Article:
Part I: That's a load ... off my mind.

For this two-part series, we’re going to delve into live loading. A majority of what will be covered in this article goes into design methodology. Additional detail will be included in the follow up, so make sure to check back for that second article.

Standard design live load vehicles on corrugated pipe can be mostly broken down into the following three groups:

  • Standard AASHTO live loading (H20/HS20, H25/HS25)

  • AASHTO LRFD loading (HL-93)

  • AREMA Cooper E-80 loading

Of course, there are additional “non-standard” live loads such as aircraft loading and construction loading, but we will save those for another time. Let’s begin by introducing the AASHTO Standard vehicles.

H20, HS20, H25, HS25 – AASHTO Standard Specification for Highway Bridges

Maybe you have thought to yourself, what is the difference between an “H” series live load and an “HS” series designation? The answer is easier than you would expect. The simple difference is an “H” series truck is a two-axle truck, while an “HS” series truck has multiple loaded axles (i.e. a semi-trailer vehicle). Quite simply, the number following the “H” is the gross tonnage of the design vehicle. To determine the total tonnage of the “HS” vehicle you will have to add one additional trailer axle load.

An “H20” or an “HS20” series truck will both have an 8,000-pound axle load for the drive axle and a 32,000 pound axle load for the axle(s) under the trailer. The only difference in these two vehicles is that the “HS20” truck has an additional 32,000-pound axle located under the trailer, which is separated by a minimum distance of 14’ – for a total load of 72,000 pounds. An “H20” truck only has one axle under the trailer and a total load of 40,000 pounds.

An “H25” or an “HS25” series truck will be almost identical – except the drive axle will be 10,000 pounds and the axle(s) under the trailer will be 40,000 pounds each.  Figure 1 below illustrates the axle load and spacing breakdown for both HS20 and HS25 design trucks. Keep in mind the “H” equivalent of these loads simply removes the back axle. Table 7.7 below, from the NCSPA Design Manual, illustrates the live load breakdown for these two loading scenarios at various cover heights.

When it comes to pipe design, the distinction between “H” and “HS” load designations is mostly irrelevant. The second loaded axle is spaced far enough away that it will have a negligible impact on the pipe design. However, when designing a bridge or structure with a large enough span for the second axle to be placed on it, both “H” and “HS” loading scenarios must be evaluated.

HL-93 - Design Vehicular loading per the AASHTO LRFD Bridge Design Specifications.

AASHTO introduced a new design vehicle in 1993 with its updated AASHTO LRFD AASHTO LRFD (Load and Resistance Factor Design) Specifications. HL-93 live loading was established as part of the new LRFD methodology. This live load case is broken down in AASHTO LRFD Section stating:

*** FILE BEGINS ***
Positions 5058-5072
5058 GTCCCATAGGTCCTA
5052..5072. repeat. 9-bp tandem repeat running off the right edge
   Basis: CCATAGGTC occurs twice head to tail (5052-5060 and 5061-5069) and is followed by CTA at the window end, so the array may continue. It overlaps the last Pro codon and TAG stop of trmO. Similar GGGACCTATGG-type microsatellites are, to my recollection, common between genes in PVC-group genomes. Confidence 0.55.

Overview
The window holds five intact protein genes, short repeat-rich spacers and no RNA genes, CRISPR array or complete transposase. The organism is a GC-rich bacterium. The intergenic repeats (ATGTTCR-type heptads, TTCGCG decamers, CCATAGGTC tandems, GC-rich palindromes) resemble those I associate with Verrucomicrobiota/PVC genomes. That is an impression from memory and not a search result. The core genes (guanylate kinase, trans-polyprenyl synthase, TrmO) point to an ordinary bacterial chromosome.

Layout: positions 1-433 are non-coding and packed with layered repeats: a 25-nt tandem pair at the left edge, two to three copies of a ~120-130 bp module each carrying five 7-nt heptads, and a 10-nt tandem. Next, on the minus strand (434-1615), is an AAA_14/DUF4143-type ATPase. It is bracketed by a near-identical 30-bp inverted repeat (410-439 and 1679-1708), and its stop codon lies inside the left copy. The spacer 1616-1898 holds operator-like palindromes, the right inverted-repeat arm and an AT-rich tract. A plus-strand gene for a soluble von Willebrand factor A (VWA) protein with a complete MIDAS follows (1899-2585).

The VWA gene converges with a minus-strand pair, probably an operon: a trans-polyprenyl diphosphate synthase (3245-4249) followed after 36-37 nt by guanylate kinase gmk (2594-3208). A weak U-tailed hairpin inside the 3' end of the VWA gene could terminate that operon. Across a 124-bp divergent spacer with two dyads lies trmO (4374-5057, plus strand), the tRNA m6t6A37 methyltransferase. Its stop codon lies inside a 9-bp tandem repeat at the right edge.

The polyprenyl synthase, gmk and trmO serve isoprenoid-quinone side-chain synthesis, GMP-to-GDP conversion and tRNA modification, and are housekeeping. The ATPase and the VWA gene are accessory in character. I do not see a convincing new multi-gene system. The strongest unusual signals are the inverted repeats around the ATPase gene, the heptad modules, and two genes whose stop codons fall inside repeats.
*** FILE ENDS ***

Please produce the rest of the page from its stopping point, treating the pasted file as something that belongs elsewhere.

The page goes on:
Vehicular live loading on the roadways of bridges or incidental structures, designated HL-93, shall consist of a combination of the:

  • Design truck (HS20) or design tandem, and
  • Design lane load (0.64 KLF uniformly distributed in the longitudinal direction)


This means that there are two loadings that need to be checked. HL-93 loading is representative of the worst case between these two loading scenarios. And yes, HS20 live loading can control for an HL-93 design check. Don’t let that cause you to stumble as you run through HL-93 loading scenarios.

  1. The “design truck” and design lane load.  The “design truck” is the same as the HS20 truck from the previous version of AASHTO (described above).  The HS20 vehicle is shown in Figure 1 above. 

  1. The “design tandem” and the design lane load.  The design tandem shall consist of a pair of 25-kip axles spaced 4 feet apart and the transverse spacing of the wheels shall be taken as 6 feet. Figure 1, above, also shows the design tandem.

Load factors, dynamic load allowances, and other factors are then applied to these loads in the proper load combination(s) based on the LRFD spec.

Cooper E-80 - Design Vehicular loading per AREMA Specifications

Pipe designed under railroad loading should follow Cooper E-80 Live Loading per the American Railway Engineering and Maintenance-of-Way Association (AREMA) specifications. This loading consists of 80-kip axle loads spaced 5 feet on centers. The live load pressures at various cover heights can also be found in Table 7.7. It is easy to see that the live loads produced under Cooper E-80 loading are considerably larger than those of the AASHTO design trucks. It should also be noted that under AASHTO design vehicles, there is no live load felt above 8’ and 9’ of cover, respectively, for HS20 and HS25 design vehicles, while under Cooper E-80 loading live load pressures are felt for pipe up to 30’ of cover!